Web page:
Create a food web using at least eight of the living organisms listed above. You may wish to use Microsoft PowerPoint to create your food web. Save your food web as a picture. Finally copy and paste your picture in this section of your wiki. 

 

 

 

 


Interrelationship in Ecosystem  

Give at least one example for each of the following relationships in the ecosystem:

  1. Predator-Prey Relationship 

  •  A predator-prey relationship is the interrelationship between two organisms where the predator consumes the prey.   
  •  An example of a predator-prey relationship in the polar region is : Seal -> Polar Bear
  •  This shows that there is a transfer of energy from the seal to the polar bear. The polar bear is the predator while the seal is the prey.                                 
  • The polar bear consumes the seal to obtain energy to carry out life processes.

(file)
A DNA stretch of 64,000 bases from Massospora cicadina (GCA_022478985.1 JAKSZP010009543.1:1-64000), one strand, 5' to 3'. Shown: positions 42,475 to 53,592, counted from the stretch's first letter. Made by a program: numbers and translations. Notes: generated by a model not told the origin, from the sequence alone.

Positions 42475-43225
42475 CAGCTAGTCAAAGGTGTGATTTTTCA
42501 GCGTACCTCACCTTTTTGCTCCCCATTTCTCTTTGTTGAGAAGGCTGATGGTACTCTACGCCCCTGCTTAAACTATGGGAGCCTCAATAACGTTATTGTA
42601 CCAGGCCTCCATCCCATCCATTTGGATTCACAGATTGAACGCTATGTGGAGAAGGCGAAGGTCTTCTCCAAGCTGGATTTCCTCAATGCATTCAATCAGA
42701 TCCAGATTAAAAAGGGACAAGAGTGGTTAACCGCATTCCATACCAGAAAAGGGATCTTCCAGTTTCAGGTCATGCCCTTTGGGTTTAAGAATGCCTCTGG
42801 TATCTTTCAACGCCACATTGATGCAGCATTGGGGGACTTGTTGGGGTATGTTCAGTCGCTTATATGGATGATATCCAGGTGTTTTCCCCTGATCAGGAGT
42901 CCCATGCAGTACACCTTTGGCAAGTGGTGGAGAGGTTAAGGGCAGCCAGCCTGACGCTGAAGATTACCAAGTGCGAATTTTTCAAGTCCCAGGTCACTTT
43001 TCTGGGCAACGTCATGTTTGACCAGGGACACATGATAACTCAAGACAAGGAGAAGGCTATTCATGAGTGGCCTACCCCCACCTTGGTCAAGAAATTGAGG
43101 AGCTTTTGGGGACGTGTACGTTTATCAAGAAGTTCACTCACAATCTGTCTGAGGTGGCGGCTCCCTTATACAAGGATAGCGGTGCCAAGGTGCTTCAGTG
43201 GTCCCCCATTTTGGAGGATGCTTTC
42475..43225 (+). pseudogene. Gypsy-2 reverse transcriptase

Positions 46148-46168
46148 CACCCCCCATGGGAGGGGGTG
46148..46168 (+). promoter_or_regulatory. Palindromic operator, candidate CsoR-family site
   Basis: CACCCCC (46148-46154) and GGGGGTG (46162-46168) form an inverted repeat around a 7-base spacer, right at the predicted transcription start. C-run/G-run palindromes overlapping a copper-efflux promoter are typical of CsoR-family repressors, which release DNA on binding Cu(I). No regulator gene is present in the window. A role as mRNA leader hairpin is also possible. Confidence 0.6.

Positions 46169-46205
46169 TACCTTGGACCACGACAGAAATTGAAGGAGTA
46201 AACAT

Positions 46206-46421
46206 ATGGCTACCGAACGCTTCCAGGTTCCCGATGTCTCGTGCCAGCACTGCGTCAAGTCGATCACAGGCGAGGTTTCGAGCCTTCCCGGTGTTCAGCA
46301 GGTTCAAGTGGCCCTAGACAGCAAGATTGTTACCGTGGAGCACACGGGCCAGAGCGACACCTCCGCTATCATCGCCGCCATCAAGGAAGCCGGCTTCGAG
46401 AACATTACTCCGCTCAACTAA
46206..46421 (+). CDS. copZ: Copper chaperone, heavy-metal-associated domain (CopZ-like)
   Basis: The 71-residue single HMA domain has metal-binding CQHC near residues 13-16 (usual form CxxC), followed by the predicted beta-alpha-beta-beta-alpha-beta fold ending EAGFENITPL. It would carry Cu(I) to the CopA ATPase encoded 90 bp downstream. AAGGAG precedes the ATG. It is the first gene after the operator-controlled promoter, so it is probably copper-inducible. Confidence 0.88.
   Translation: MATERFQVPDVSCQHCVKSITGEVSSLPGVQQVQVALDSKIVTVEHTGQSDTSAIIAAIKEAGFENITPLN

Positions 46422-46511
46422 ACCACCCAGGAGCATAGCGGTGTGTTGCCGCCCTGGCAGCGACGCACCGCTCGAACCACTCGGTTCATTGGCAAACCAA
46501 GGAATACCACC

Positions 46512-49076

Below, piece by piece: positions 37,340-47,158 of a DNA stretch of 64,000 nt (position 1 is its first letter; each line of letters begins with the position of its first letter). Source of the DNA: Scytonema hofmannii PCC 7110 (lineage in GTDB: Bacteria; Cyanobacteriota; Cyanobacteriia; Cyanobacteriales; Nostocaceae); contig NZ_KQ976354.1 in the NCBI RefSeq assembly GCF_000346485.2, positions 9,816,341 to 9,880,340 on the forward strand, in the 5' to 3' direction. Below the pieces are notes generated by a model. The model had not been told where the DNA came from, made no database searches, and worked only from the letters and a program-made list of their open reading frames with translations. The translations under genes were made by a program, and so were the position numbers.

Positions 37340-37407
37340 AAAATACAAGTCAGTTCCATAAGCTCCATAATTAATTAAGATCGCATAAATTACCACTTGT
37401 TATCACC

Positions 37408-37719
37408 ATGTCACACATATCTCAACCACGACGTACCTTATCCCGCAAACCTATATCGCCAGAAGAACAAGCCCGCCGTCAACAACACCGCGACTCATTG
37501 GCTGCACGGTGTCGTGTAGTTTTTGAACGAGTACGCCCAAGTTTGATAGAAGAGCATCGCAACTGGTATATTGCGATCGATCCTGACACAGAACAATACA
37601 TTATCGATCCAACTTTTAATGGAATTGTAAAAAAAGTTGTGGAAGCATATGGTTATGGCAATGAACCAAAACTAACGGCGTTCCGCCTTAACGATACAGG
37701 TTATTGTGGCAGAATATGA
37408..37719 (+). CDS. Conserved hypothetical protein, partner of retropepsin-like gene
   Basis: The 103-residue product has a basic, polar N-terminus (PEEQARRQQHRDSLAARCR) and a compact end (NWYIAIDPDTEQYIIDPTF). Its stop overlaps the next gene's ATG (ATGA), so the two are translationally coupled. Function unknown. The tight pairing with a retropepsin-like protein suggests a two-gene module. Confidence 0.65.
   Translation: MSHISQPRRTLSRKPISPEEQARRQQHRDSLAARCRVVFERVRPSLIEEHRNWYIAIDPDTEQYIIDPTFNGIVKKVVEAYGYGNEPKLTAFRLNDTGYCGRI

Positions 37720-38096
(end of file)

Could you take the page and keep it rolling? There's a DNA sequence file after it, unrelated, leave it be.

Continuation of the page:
Photo courtesy of waterproof expeditions 

 

 2. Parasitism

  • Parasitism is the interrelationship between two organisms of different species where one experiences benefits and the other one does not. In parasitism, one organism is the parasite.
  • The parasite benefits from the host.
  • An example of parasitism in the polar region is : A tick consuming the blood of a barren-ground caribou
  • The tick is the parasite while the barren-ground caribou is the host.
  • The tick (parasite) benefits from the barren-ground caribou as it gets energy from its blood.
  • Song on Parasitism

 By ParrMr (youtube)

3. Mutualism

  • Mutualism is the interrelationship between two organisms and there will be a "win-win" situation as both organisms benefit from each other.